In our third and final installment on lawn edging, we’ll cover two areas of equipment: Manual and Power edgers.
Archaeologist recently uncovered evidence that early humans would employ sharpened dinosaur bones (borrowed from their neighbor) to establish and maintain territorial markings. These early “edgers” were often attached to lengths of wood and ground into flat, rigid plates.
And since then, we’ve been coming up with bigger, better and more expensive methods of cutting lines in dirt.
A wedge on a stick. They’ve been using them since man first decided he needed to move some dirt and he didn’t want to use his fingers. Look on the internet and you’ll see every variation that the human imagination can come up with. They angle the stick, add a step, narrow the wedge. Widen the wedge! Straighten the stick out again, then bend it a bit more. The blade is square, now it’s round, now it’s pointy.
Which sandwich bag works best for your sandwich? It’s a matter of preference.
A sharp stick used to work, but that wore out the hands and shoulders. A hoe came alone, but that required some whacking and..well, who wants to whack when you can just put gravity to work and step on the thing?
It’s a taco! It’s a tostada! (flat taco). It’s a burrito! (rolled up taco). All of those edging devices are like the menu at Taco Bell. Everything is the same dang food just piled up differently!
I must digress here. I had never heard of edging shears before researching this, but I guess it stands to reason. Edging shears are exactly that… lawn scissors!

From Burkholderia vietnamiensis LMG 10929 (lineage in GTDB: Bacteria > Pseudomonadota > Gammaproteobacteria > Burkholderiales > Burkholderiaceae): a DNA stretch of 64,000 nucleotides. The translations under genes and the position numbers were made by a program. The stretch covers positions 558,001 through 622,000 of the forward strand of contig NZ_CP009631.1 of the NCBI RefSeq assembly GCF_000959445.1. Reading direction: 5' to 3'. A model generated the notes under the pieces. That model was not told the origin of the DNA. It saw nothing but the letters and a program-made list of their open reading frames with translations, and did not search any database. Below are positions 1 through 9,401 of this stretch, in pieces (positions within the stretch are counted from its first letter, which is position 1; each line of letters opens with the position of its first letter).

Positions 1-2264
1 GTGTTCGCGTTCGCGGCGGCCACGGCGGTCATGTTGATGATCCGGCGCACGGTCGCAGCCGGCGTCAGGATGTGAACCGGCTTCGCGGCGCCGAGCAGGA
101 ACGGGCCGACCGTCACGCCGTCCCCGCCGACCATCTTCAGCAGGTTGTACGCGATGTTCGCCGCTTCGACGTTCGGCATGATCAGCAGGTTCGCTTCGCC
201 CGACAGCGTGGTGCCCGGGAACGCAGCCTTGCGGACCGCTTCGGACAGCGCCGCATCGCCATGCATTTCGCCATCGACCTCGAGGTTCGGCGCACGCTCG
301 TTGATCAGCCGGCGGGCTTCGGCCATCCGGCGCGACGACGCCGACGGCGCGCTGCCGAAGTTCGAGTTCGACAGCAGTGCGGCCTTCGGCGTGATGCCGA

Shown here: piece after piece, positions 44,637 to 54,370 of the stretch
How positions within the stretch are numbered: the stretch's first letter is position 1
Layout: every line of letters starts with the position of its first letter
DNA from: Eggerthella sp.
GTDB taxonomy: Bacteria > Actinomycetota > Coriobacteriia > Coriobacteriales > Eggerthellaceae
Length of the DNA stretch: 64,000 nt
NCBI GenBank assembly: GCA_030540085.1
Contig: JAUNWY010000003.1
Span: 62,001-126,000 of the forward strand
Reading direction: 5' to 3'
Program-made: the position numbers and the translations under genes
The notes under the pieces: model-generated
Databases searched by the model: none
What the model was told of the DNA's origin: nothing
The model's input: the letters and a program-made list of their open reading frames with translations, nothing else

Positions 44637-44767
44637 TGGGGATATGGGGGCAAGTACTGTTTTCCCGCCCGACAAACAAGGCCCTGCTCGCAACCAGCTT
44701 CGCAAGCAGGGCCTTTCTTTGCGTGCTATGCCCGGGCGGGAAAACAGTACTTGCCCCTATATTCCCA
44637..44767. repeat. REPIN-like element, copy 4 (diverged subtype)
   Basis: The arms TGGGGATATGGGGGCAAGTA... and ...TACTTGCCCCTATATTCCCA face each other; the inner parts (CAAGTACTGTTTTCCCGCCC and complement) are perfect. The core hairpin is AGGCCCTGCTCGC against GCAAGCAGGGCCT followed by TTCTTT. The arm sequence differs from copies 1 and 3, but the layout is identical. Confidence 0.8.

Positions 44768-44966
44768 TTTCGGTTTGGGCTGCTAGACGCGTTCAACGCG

And if your eyebrows are raised right now like mine were, let me just share with you a great video showing what a true artist can do with a set of edging shears. I love this video and I hope you will too. Enjoy.
Ok. Things just got real. We’re bringing power to the equation by examining two families of power edgers: Electric and Gasoline powered.
But before we move on, let’s clarify something. We’re not talking about trimming here. Trimmings is when you turn your trimmer on it’s side and you cut the grass along your curb so it looks nice and neat.
No. What we’re talking about here is removing dirt so the grass won’t grow there any more.
So when when you introduce powered equipment into the mix, what you’re saying is “I want to move a lot of dirt really fast in a way that won’t tucker me out.”
And we can do that. But there are a few things to discuss when considering which way to go.
Gas engines are louder than electric. There it is. Have you heard about how high the decibels can get with these things? Of course you haven’t. You haven’t heard anything…because they’ve destroyed your ears!
With an electric edger, you’re still dealing with the blade striking solid surfaces so sound can still be an issue. Not as bad, but still there.
The power edger is a machine that forces a spinning blade through soil, rocks, roots, grass, vines, and occasionally concrete (if your aim is off.) Actually “blade” is a bit of a misnomer. The edger blade is a blade much like a baseball bat is a butter knife. You want some butter on your toast? LET’S PUT SOME BUTTER ON THAT TOAST!!
The edger blade is a flat edged strip of tempered steel that is forced through the soil, hurling it out of the way. Yes. Hurling.